Bibliography: leaves 221-270. Serotonin neurones have been implicated in the pathophysiology and treatment of clinical depression to a greater degree than any other neurotransmitter. Additionally, serotonin pathways may playa role in the pathophysiology and treatment of eating disorders, anxiety states and schizophrenia. Molecular biological studies have confirmed pharmacological evidence suggesting the existence of multiple serotonin receptor subtypes and the genes for these receptors, as well as that of the serotonin transporter, have common polymorphic variants. To investigate the effect of repeated treatment with selective serotonin fe-uptake inhibitors (SSRI's) on the function of central 5-HT2C receptors. To assess the effect of polymorphic variation in the 5-HT2c receptor and serotonin transporter on functional responses to selective pharmacological challenge. To determine whether polymorphic variation in the 5-HT receptor and serotonin transporter influence the clinical response of patients with major depression to treatment with serotonergic antidepressants. To assess the effect of repeated treatment with selective serotonin re-uptake inhibitors (SSRI's) on the function of central 5-HT2c receptors I used the 5-HT2C receptor agonist, m-chlorophenylpiperazine (m-CPP) as a 5-HT2c probe in a neuroendocrine challenge paradigm. I used the same approach to assess whether polymorphic variation in the 5-HT2c receptor (serine vs cysteine substitution) was associated with differences in functional response to 5-HT2C receptor challenge. I then studied whether polymorphic variation in the serotonin transporter promotor region (long versus short form) was associated with differing functional responses to acute challenge with clomipramine, a tricyclic antidepressant with a high affinity for the serotonin transporter. Finally, I studied whether either of these polymorphic variants influenced the clinical response of patients with major depression to treatment with SSRI's and clomipramine. SSRI treatment significantly lowered the sensitivity of 5-HT2c receptors as predicted from animal experimental studies. However polymorphic variation in the 5-HTzc receptor did not significantly influence functional responses to m-CPP challenge. In contrast polymorphic variation in the serotonin transporter was associated with differing neuroendocrine responses to acute clomipramine challenge with greater prolactin release being seen in subjects with the long polymorphic variant. Neither the 5-HTzc nor the transporter polymorphisms correlated with clinical response to SSRI and clomipramine treatment in patients with major depression. The ability of SSRI's to produce a functional down-regulation of 5-HTzc receptors may be relevant to certain of their therapeutic effects. Polymorphic variation in the 5-HT2c receptor (serine vs cysteine) seems unlikely to explain functional differences in responses to 5-HTzc receptor challenge or antidepressant responses to SSRI treatment. In contrast variation in the serotonin transporter promotor is associated with differing functional responses to acute serotonin re-uptake blockade. However, this did not correlate with clinical response to longer-term SSRI treatment.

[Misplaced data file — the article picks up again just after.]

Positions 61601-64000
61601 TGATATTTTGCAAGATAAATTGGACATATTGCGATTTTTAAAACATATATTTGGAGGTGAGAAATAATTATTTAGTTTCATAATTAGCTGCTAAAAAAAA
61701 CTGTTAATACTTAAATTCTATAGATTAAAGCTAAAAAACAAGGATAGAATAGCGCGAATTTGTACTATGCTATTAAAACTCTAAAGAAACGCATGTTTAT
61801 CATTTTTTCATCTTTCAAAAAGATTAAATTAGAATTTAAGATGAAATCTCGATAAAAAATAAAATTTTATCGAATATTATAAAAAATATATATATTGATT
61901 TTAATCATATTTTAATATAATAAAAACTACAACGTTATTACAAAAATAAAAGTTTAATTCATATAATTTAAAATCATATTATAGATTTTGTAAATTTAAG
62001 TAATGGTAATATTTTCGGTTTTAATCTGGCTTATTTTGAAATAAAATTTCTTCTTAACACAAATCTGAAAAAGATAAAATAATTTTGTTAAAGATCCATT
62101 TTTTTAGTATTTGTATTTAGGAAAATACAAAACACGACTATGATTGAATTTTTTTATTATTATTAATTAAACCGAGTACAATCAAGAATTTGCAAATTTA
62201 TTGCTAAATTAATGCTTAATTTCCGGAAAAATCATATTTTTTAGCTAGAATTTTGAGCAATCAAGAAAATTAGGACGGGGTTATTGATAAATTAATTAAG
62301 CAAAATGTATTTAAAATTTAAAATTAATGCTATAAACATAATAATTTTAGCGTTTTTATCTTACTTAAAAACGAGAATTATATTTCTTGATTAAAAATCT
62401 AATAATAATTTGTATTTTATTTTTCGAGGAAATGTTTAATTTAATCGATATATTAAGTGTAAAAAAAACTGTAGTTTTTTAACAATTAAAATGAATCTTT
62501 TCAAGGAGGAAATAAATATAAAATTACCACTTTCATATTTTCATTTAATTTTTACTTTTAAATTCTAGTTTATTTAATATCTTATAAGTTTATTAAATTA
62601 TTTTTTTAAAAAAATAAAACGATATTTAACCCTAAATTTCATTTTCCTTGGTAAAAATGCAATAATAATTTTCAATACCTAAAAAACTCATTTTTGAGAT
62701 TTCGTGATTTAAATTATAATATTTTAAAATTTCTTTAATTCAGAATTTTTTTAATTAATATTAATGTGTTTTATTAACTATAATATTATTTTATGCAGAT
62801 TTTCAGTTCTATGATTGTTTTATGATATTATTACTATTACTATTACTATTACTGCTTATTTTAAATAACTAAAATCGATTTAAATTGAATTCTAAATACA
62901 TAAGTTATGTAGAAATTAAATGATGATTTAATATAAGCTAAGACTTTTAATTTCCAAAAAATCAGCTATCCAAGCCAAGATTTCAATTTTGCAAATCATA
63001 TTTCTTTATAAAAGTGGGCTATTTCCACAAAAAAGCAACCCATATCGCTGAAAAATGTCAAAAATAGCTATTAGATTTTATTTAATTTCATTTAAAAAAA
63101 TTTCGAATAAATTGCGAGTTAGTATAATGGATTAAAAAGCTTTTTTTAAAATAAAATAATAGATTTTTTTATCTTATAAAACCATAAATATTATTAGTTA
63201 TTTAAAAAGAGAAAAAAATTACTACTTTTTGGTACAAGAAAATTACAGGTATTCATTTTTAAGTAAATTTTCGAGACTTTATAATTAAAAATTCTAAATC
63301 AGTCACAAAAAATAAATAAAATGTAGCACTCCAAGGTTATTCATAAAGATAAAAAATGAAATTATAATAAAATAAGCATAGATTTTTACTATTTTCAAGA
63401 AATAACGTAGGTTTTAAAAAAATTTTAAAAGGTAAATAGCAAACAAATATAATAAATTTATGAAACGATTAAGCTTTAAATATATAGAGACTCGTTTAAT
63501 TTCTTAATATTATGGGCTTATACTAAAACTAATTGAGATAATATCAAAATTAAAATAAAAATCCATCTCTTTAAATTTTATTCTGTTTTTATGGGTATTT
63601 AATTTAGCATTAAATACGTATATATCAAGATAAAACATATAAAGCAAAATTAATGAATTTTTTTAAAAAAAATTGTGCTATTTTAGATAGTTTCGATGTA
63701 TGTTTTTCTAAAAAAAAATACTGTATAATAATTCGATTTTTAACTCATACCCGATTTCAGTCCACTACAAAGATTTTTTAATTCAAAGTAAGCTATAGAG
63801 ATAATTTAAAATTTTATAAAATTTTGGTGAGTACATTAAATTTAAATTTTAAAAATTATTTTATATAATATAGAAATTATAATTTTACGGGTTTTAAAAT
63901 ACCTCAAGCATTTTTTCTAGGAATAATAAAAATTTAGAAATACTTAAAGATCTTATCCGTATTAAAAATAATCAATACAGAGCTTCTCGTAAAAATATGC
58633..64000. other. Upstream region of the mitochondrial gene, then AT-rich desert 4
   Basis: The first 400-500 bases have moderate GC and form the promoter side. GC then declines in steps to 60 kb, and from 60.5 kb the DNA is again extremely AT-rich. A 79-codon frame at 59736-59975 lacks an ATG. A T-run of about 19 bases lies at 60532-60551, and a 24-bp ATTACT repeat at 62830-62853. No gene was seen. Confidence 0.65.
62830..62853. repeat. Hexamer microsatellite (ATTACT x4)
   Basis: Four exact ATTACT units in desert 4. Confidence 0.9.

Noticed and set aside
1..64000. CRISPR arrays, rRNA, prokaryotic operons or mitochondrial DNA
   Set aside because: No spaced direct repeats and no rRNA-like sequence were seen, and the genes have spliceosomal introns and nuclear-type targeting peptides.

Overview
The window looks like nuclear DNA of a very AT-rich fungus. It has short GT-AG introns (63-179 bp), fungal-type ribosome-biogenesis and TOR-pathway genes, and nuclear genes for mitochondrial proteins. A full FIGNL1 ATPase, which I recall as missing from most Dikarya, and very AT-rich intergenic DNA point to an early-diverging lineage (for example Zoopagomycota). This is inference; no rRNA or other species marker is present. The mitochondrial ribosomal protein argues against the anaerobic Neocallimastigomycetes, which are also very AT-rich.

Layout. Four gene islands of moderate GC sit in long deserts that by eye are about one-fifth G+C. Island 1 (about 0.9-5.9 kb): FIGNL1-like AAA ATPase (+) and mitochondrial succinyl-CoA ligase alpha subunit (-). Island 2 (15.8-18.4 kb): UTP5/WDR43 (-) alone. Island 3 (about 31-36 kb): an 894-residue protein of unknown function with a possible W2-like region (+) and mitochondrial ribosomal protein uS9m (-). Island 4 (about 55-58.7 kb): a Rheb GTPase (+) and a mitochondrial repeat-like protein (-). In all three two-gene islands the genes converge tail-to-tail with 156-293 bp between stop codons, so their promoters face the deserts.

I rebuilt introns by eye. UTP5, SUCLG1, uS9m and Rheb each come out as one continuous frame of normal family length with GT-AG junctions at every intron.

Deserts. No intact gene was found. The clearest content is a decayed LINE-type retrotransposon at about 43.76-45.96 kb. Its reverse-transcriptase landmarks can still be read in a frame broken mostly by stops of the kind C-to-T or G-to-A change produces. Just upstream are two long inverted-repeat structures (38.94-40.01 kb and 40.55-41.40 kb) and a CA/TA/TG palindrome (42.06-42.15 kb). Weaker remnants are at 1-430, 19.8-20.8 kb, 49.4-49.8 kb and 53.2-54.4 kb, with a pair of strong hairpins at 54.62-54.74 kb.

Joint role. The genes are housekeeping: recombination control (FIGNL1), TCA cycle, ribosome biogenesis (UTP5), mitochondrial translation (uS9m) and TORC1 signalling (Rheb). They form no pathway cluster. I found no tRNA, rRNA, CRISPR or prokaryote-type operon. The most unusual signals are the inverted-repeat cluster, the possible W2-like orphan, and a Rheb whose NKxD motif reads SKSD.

36

Observational analysis study on the influence of the physical hospital environment on aggressive behaviour and the management thereof in an adult acute psychiatric admission unit

Van den Berg, Marietta 2008 (has links)
Includes bibliographical references (leaves 81-96). Aggression is a complex phenomenon that is influenced by a range of factors including individual patient factors, social-interactive factors and envirnmental factors. Many studies have tried and failed to demonstrate that changes such as physical environmental change, intensive case management, increased staff training or skills reduce the levele of violence, as captures by number of incidents accuring in in-patient units.